A new study by ZCD Architects, supported by the NHBC Foundation, found that the design of neighbourhoods can influence the way space is used for play and wider social use by all ages.
The study, Making spaces for play: on new suburban and town developments, used a new mapping approach to look at seven housing developments across England. The mapping exercises carried out on each development explored whether homes had safe, direct access to external space, the availability of car-free networks to promote safe walking or cycling, and whether street layout encourages social interaction.
This study gives new insights on how the design characteristics of neighbourhoods influence the amount of children’s play observed. Significantly, the mapping approach allowed ZCD Architects to predict social outcomes in terms of play at an early point in planning, and steer towards characteristics that are beneficial.
At a development which recorded high scores on the mapping exercise, some children played continuously for several hours. However on developments with lower mapping scores the number of children playing showed a tendency to decline for the longer periods of continuous play. No unsupervised play was recorded on the development with the lowest mapping score.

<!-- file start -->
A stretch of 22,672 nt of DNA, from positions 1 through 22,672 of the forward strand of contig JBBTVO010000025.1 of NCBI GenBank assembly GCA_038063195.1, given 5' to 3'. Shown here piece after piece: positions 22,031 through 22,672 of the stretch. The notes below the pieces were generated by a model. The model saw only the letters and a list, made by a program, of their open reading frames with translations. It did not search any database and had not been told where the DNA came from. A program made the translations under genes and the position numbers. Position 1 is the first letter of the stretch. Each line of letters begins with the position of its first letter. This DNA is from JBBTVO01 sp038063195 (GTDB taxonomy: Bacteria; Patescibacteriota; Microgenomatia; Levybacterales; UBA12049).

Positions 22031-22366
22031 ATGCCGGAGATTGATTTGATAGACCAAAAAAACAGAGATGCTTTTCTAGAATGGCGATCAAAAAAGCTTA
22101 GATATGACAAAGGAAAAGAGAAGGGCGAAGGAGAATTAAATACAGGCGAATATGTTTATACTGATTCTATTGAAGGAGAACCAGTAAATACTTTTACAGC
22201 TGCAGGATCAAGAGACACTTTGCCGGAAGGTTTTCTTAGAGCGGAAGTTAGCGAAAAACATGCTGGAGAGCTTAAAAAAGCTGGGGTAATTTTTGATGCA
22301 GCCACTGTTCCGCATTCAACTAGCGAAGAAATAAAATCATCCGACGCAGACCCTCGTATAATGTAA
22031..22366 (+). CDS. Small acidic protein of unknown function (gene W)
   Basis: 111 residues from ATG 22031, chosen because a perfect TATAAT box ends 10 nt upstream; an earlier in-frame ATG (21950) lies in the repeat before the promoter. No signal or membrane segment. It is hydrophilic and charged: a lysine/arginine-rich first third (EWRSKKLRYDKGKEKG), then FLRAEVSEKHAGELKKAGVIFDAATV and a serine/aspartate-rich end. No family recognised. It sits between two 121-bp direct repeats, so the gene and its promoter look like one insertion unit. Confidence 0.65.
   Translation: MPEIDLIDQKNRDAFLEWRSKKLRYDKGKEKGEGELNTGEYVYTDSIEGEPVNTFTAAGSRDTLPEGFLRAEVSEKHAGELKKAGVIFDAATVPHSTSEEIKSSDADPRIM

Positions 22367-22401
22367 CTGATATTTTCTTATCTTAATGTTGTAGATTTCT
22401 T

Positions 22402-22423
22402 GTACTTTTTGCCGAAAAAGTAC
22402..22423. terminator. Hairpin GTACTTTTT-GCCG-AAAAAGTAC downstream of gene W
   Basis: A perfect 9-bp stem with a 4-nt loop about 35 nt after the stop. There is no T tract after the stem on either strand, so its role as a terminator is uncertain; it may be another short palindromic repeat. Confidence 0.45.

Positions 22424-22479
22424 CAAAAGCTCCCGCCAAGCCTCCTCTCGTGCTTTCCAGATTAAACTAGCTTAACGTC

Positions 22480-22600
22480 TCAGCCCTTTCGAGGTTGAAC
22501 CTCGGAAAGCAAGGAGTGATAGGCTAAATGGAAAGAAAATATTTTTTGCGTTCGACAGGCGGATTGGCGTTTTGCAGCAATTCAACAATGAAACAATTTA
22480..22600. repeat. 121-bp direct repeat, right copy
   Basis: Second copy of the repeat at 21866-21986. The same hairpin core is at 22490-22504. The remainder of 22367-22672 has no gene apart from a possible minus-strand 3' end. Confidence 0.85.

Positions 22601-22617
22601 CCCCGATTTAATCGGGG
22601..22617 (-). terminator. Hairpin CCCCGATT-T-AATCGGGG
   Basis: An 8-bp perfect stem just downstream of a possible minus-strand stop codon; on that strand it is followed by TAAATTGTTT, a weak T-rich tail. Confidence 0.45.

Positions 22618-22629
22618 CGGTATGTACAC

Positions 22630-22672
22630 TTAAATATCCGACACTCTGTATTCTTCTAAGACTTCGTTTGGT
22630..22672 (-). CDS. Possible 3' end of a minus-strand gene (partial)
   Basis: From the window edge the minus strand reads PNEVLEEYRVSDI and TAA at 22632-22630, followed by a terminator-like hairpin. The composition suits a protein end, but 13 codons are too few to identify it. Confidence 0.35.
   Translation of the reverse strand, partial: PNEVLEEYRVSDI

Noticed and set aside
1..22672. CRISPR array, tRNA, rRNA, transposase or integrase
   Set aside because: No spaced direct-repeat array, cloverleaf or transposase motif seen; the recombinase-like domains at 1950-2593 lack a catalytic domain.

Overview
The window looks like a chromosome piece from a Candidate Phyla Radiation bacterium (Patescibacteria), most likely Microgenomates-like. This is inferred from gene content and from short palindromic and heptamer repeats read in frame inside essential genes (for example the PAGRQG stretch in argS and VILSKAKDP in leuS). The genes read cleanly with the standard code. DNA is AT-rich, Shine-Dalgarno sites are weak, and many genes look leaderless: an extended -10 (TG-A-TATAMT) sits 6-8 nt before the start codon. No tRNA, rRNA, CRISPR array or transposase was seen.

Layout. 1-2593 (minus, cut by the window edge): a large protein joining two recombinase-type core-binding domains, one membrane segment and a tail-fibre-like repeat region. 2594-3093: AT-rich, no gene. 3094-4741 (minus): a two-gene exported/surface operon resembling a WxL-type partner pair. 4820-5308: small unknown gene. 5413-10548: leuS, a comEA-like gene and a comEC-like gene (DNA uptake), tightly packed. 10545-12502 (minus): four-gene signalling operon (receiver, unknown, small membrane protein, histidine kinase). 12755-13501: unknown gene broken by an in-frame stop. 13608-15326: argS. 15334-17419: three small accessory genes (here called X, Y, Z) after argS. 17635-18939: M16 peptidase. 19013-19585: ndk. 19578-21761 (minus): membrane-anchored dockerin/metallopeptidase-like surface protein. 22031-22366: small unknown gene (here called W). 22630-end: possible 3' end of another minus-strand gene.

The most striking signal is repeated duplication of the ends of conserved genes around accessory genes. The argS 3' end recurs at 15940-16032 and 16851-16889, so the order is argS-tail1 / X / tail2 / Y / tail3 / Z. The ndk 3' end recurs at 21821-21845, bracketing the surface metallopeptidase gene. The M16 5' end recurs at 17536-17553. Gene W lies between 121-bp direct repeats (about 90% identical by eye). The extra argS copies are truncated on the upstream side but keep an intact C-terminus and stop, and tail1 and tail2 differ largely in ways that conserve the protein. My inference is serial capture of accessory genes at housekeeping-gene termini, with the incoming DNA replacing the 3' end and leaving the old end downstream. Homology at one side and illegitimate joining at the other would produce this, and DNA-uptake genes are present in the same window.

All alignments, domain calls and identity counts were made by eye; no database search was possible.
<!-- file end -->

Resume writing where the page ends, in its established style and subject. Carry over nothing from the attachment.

Commenting on the report, ZCD Architects Director Dinah Bornat said: “The analysis in this study shows that overall social use of space may increase by 50% or more on housing developments where child-friendly approaches to neighbourhood planning are incorporated, compared to those where such features are absent.”
Neil Smith, NHBC Head of Standards, Innovation and Research added: “This pilot study puts forward an approach that could allow housebuilders to consider play at the earliest stages of design and opt for characteristics that can contribute to good social outcomes for communities.”